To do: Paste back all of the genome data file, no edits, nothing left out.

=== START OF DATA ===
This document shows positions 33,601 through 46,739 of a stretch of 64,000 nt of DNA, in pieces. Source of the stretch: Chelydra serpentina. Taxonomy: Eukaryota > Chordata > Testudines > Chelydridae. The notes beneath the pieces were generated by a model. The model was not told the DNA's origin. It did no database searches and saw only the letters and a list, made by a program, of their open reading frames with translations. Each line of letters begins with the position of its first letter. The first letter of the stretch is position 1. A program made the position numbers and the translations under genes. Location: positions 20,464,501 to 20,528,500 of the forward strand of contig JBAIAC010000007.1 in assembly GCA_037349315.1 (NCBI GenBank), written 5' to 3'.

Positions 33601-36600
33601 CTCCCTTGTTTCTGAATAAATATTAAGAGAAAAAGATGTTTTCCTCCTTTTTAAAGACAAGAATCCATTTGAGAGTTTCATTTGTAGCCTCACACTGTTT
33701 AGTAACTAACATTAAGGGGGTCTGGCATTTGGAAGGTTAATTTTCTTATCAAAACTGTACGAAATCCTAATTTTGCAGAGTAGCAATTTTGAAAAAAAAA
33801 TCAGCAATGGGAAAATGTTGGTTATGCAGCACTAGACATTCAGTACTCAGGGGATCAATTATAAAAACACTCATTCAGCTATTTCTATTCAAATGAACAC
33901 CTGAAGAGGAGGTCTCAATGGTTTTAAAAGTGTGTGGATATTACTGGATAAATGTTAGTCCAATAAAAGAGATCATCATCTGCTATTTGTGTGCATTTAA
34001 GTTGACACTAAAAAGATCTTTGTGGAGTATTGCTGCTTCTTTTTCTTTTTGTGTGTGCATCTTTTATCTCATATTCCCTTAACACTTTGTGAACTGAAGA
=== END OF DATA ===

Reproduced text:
This document shows positions 33,601 through 46,739 of a stretch of 64,000 nt of DNA, in pieces. Source of the stretch: Chelydra serpentina. Taxonomy: Eukaryota > Chordata > Testudines > Chelydridae. The notes beneath the pieces were generated by a model. The model was not told the DNA's origin. It did no database searches and saw only the letters and a list, made by a program, of their open reading frames with translations. Each line of letters begins with the position of its first letter. The first letter of the stretch is position 1. A program made the position numbers and the translations under genes. Location: positions 20,464,501 to 20,528,500 of the forward strand of contig JBAIAC010000007.1 in assembly GCA_037349315.1 (NCBI GenBank), written 5' to 3'.

Positions 33601-36600
33601 CTCCCTTGTTTCTGAATAAATATTAAGAGAAAAAGATGTTTTCCTCCTTTTTAAAGACAAGAATCCATTTGAGAGTTTCATTTGTAGCCTCACACTGTTT
33701 AGTAACTAACATTAAGGGGGTCTGGCATTTGGAAGGTTAATTTTCTTATCAAAACTGTACGAAATCCTAATTTTGCAGAGTAGCAATTTTGAAAAAAAAA
33801 TCAGCAATGGGAAAATGTTGGTTATGCAGCACTAGACATTCAGTACTCAGGGGATCAATTATAAAAACACTCATTCAGCTATTTCTATTCAAATGAACAC
33901 CTGAAGAGGAGGTCTCAATGGTTTTAAAAGTGTGTGGATATTACTGGATAAATGTTAGTCCAATAAAAGAGATCATCATCTGCTATTTGTGTGCATTTAA
34001 GTTGACACTAAAAAGATCTTTGTGGAGTATTGCTGCTTCTTTTTCTTTTTGTGTGTGCATCTTTTATCTCATATTCCCTTAACACTTTGTGAACTGAAGA